Colors of the Wind: Thai Ambassador to the US at Wharton

A special visit to Wharton by His Excellency Pisan Manawapat, the 44th Thai Ambassador Extraordinary and Plenipotentiary to the US, marked one of the most important events for the Southeast Asia Club this year. Thailand is the United States’ oldest friend and close ally in Asia, with 197 years of enduring friendship. We are the first Asian nation to have formal diplomatic relationship with the US. This close relationship has survived 40 US Presidents, 6 Kings of Thailand, 26 Thai Prime Ministers and 13 coups (most of which were under military rule).

Last week, The Wharton Journal published an op-ed by Hunt Kushner (WG’15) on Ambassador Pisan’s visit (Speak No Evil: Wharton’s Engagement with Thailand). The author questioned from where the Thai government, currently under military leadership, derives its legitimacy.

This question was not a surprising one. I am certain Ambassador Pisan has often dealt with such concerns, even from President Obama with whom he had a meeting with at the White House earlier in February, as well as from The Washington Post, which recently published his op-ed about Thai political situation and the country’s commitment to democracy.

However, to many of us there, Kushner’s question neither “struck a nerve” of our Ambassador, nor did the Ambassador or Professor Harbir Singh “[take] jabs” at him. We feel that it is our duty as the Thai people to present our views from the other side of the story.

The delicate and complex political situation of Thailand is not easy to understand. It would be very unfair to use a cookie-cutter standard or the Western mindset to judge whether we are the ‘evil’ of the democratic world. As our Prime Minister Prayut Chan-ocha said in his opening address at the Wharton Global Forum in Bangkok earlier last month, “One-size shirt does not fit all”.

Thailand has come a long way from our first constitution granted in 1932 by King Rama VII, which advanced the country from an absolute monarchy to a constitutional democracy. We are the only nation in Southeast Asia that has not been colonized by any country so we definitely understand freedom and would certainly fight if taken away from us.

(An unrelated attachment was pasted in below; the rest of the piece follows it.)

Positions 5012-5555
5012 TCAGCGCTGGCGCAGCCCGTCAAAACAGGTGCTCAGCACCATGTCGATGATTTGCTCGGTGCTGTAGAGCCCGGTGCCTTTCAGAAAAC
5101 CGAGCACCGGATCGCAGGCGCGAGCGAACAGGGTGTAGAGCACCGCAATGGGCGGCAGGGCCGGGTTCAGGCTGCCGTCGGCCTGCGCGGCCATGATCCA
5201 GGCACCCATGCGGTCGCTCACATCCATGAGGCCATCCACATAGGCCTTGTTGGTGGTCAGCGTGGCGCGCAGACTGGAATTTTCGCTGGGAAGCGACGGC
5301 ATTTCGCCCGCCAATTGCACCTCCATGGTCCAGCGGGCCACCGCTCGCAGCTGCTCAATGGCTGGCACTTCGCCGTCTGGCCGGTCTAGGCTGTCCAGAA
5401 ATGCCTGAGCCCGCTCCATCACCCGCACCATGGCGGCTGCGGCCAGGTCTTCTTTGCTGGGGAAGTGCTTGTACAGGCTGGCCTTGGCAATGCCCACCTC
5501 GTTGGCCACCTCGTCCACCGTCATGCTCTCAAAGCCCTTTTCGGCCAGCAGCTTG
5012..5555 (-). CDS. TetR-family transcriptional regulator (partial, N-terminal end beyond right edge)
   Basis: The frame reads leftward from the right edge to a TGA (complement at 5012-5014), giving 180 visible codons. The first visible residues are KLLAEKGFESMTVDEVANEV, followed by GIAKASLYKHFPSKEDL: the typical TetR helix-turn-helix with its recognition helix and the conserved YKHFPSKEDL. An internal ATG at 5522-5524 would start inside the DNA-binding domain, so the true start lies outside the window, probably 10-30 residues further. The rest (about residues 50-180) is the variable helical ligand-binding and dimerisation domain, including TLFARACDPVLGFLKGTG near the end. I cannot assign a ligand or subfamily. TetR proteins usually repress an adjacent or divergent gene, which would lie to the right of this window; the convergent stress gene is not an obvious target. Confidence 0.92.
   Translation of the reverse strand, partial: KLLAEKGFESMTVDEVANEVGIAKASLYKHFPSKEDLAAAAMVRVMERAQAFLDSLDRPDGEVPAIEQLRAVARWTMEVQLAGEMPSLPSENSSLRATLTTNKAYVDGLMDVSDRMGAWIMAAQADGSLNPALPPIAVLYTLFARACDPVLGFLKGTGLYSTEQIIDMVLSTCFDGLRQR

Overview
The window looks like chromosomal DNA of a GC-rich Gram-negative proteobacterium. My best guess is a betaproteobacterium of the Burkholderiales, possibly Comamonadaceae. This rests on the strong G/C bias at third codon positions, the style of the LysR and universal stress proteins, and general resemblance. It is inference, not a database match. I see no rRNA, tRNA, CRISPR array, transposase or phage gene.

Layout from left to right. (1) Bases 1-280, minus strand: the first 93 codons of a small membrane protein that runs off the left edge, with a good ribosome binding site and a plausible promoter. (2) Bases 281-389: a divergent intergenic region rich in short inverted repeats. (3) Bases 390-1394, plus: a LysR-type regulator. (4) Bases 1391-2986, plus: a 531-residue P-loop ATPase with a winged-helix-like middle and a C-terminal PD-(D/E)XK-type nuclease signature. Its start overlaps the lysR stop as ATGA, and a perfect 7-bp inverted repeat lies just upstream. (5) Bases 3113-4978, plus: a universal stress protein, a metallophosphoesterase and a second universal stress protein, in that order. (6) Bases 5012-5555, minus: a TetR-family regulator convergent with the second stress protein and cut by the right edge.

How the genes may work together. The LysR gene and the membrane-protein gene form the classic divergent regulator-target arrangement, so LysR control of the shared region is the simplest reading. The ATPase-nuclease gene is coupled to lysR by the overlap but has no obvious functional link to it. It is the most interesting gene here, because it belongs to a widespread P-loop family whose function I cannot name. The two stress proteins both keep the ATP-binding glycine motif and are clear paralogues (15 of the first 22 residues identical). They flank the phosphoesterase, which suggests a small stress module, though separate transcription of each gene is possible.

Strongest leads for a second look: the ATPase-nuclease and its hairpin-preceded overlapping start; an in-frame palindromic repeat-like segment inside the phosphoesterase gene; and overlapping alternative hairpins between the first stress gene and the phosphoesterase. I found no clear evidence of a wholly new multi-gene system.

Thailand is fully committed to democracy and is working towards changing for the better. The drastic changes in our politics were a response to the blatant abuse of power by politicians. We need to address the real balance of power, limiting the power of the administrative branch from the legislative branch in our constitution. The new constitution drafting and consultation process will be completed by September and elections will be held in 2016.

Undoubtedly, we have flaws, but we learn to strive with our imperfections. And it would hardly be fair to say that these changes have been for the worse. After all, why did the stock market and investors’ confidence level react positively after the coup? Why did the Wall Street Journal dub the Thai stock exchange as Asia’s third best performing market of 2014, grossing over 20% returns (even though the performance in first half of the year prior to the coup was considered lackluster)? Why was the Thai Baht (our currency) hardly affected by the change (and yes, we float our currency)? How can normal Thai people on the streets still have friendly conversations with the soldiers stationed at tanks during the coup?

Thai people continue living lives as normal, and certainly not because we are ignorant. That is the beauty of our country, and we don’t expect others to understand the full complexity of the situation just from reading a few articles from the press.

For those who want to learn more about Thailand, we would like to invite you to sit down with us, and we are more than happy to share with you our experiences. The Thais are famous for being friendly, kind, and hospitable – and yes, first drink is on us.


Sirin Akaraphan (WG’15)

Thepphan Asvatanakul (WG’15)

Napol Chaisilwattana (WG’15)

Paul Lertbannaphong (WG’15)

Chutima Orsirivikorn (WG’15)

Chananya Rawangban (WG’15)

Kris Suebjaklap (WG’15)

Nida Bunnag (WG’16)

Mill Sawitree Laoprapassorn (WG’16)

Praew Chosita Luangprasert (WG’16)

Tiger Rattanaruengyot (WG’16)

Amy Rungrojanaluck (WG’16)

Jenvit Seriburi (WG’16)

Kaned Suviwattanachai (WG’16)

Innapha Tantanavivat (WG’16)

Mine Sopicha Wattanasansanee (WG’16)

Amp Thanapasuk (Exchange student, Sasin)


Check out more from the Wharton Journal, and like us on Facebook or follow us on Twitter:

Fatal error: Allowed memory size of 67108864 bytes exhausted (tried to allocate 47 bytes) in /home/content/27/8438327/html/wp-includes/class-wp-comment.php on line 192